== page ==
The best images from the inaugural Wildlife Photojournalist of the Year contest have been chosen as part of the Veolia Environnement Wildlife Photographer of the Year competition.

© Kai Fagerström/ Veolia Environnement Wildlife Photographer of the Year 2010When humans moved out nature moved in. One of six images shot by Kai Fagerström for the Wildlife Photojournalist of the Year

© Kai Fagerström/ Veolia Environnement Wildlife Photographer of the Year 2010

The best images from the inaugural Wildlife Photojournalist of the Year contest have been chosen as part of the Veolia Environnement Wildlife Photographer of the Year competition.

The Wildlife Photojournalist of the Year was open to amateurs and professionals.

It honours the best portfolio of six ?striking pictures that tell a powerful story?, according to Mark Carwardine, chairman of the judging panel.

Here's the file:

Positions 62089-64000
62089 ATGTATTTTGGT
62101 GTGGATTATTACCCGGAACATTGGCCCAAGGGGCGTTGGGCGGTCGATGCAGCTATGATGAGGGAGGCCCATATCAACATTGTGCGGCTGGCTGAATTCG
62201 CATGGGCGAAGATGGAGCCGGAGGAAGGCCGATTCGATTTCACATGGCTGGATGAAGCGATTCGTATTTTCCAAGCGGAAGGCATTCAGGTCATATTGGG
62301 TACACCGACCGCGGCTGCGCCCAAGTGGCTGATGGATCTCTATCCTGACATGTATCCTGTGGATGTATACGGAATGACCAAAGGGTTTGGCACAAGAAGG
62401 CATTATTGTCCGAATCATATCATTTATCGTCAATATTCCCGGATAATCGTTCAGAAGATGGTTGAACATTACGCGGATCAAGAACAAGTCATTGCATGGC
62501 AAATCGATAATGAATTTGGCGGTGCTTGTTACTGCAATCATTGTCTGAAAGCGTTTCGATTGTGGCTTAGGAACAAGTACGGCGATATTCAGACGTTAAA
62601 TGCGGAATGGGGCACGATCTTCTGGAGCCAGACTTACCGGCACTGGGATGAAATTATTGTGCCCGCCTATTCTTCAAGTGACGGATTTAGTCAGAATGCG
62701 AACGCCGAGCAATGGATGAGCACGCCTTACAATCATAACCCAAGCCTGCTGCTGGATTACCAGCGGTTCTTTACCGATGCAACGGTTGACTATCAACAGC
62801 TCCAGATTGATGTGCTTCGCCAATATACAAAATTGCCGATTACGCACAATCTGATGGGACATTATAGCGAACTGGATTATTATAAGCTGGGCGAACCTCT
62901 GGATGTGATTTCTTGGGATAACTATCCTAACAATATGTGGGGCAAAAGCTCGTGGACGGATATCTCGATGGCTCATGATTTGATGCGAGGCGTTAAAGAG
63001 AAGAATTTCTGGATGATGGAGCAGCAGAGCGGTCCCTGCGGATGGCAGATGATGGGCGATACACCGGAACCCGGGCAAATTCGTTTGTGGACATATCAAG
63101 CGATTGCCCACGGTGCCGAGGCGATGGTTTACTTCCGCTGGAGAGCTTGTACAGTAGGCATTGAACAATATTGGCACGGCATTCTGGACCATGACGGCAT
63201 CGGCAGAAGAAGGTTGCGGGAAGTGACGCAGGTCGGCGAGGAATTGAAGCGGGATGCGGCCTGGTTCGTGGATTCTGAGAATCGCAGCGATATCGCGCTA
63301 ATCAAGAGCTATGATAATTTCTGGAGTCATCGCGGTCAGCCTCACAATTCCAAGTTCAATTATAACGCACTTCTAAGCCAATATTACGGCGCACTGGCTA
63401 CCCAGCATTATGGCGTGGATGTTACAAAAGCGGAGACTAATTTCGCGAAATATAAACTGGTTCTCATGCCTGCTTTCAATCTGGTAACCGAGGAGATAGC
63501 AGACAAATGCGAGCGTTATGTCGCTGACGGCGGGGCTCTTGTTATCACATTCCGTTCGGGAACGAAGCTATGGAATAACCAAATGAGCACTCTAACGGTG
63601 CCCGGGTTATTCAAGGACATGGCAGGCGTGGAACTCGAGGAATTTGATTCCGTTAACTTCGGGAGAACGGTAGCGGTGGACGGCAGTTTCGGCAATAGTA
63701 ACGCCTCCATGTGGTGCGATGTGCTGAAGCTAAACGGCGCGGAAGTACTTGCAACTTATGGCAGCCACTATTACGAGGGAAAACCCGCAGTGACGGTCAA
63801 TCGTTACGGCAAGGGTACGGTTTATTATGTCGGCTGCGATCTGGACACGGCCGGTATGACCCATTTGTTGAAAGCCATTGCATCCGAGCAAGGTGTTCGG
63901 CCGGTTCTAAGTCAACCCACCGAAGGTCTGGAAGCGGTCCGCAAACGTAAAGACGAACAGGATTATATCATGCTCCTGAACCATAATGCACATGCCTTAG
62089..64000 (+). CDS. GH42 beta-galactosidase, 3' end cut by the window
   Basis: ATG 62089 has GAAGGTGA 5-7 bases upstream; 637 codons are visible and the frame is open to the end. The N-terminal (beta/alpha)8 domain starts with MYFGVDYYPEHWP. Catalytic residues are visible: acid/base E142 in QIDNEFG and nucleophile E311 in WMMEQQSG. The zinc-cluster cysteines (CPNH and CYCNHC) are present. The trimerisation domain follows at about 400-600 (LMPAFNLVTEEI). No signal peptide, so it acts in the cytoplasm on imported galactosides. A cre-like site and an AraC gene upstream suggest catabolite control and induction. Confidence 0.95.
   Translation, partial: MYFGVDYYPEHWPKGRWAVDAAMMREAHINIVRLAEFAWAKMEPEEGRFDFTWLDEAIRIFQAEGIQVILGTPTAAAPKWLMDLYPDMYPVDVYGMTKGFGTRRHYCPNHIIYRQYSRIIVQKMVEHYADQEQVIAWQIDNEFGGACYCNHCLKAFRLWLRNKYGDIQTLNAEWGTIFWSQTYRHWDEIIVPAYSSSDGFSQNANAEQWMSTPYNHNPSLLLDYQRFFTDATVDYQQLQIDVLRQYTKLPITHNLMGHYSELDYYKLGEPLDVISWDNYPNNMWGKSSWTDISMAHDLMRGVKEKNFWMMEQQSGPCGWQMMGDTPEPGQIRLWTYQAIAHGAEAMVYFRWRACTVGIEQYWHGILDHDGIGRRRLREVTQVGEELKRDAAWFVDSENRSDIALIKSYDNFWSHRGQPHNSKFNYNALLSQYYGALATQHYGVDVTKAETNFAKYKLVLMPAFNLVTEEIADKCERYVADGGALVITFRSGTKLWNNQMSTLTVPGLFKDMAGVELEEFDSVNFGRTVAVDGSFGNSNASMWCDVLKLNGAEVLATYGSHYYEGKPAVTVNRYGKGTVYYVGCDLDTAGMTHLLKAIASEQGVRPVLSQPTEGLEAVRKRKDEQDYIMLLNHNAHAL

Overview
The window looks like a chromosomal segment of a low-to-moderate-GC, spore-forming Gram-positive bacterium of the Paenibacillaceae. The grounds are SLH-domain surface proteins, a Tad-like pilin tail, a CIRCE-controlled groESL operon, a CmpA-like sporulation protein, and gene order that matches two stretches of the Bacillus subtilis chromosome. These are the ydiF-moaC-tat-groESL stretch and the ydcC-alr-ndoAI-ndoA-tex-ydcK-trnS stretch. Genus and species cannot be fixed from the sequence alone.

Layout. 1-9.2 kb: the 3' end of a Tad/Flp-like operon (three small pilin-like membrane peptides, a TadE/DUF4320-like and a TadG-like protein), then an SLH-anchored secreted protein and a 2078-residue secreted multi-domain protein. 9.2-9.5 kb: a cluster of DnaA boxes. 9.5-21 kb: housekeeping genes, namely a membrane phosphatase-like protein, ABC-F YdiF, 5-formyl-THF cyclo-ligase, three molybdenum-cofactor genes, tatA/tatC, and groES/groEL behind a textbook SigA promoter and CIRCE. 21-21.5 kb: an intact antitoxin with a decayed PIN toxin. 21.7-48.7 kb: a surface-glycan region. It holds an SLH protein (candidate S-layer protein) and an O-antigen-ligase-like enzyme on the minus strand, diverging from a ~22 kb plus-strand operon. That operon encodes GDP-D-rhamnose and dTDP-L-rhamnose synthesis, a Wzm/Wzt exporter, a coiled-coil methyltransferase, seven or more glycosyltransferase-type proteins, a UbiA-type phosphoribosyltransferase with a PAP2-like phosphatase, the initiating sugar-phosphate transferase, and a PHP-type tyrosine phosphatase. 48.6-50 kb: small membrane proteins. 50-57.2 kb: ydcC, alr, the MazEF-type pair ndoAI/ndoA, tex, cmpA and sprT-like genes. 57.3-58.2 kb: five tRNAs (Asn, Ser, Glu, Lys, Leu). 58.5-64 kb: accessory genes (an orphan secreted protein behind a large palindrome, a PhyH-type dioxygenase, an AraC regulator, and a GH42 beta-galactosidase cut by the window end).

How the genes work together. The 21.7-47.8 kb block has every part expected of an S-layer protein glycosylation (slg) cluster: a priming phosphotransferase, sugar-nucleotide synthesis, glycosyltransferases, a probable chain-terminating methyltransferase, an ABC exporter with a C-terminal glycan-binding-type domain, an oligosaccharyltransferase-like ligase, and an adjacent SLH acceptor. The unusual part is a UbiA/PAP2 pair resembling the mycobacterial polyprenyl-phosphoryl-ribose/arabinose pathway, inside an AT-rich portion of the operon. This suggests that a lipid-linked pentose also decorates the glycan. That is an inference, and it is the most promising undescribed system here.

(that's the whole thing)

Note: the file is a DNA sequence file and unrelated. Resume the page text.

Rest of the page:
Entrants were told they could choose virtually any subject they liked ?but the sequence must work without further explanation?.

Among the best images in the first year of the competition were those captured by Finnish photographer Kai Fagerström who will be awarded a Specially Commended.

Kai used Nikon D3 and Nikon F5 SLRs to record six images for a project entitled ?The house in the woods?.

The photographer ventured into a derelict house to record the movements of wildlife including a mouse, a raccoon dog, a squirrel, an owl and a family of badgers (pictured below).

Of the latter judges said: ?These cubs were born in a set under the floorboards and the fireplace was their entrance to the house? taking the picture Kai wanted to give an impression of the badger family going about its daily business.?

The results of the Veolia Environnement Wildlife Photographer of the Year competition will be announced shortly.

See details of the exhibition at the Natural History Museum opening 22 October 2010.

© Kai Fagerström/ Veolia Environnement Wildlife Photographer of the Year 2010

© Kai Fagerström/ Veolia Environnement Wildlife Photographer of the Year 2010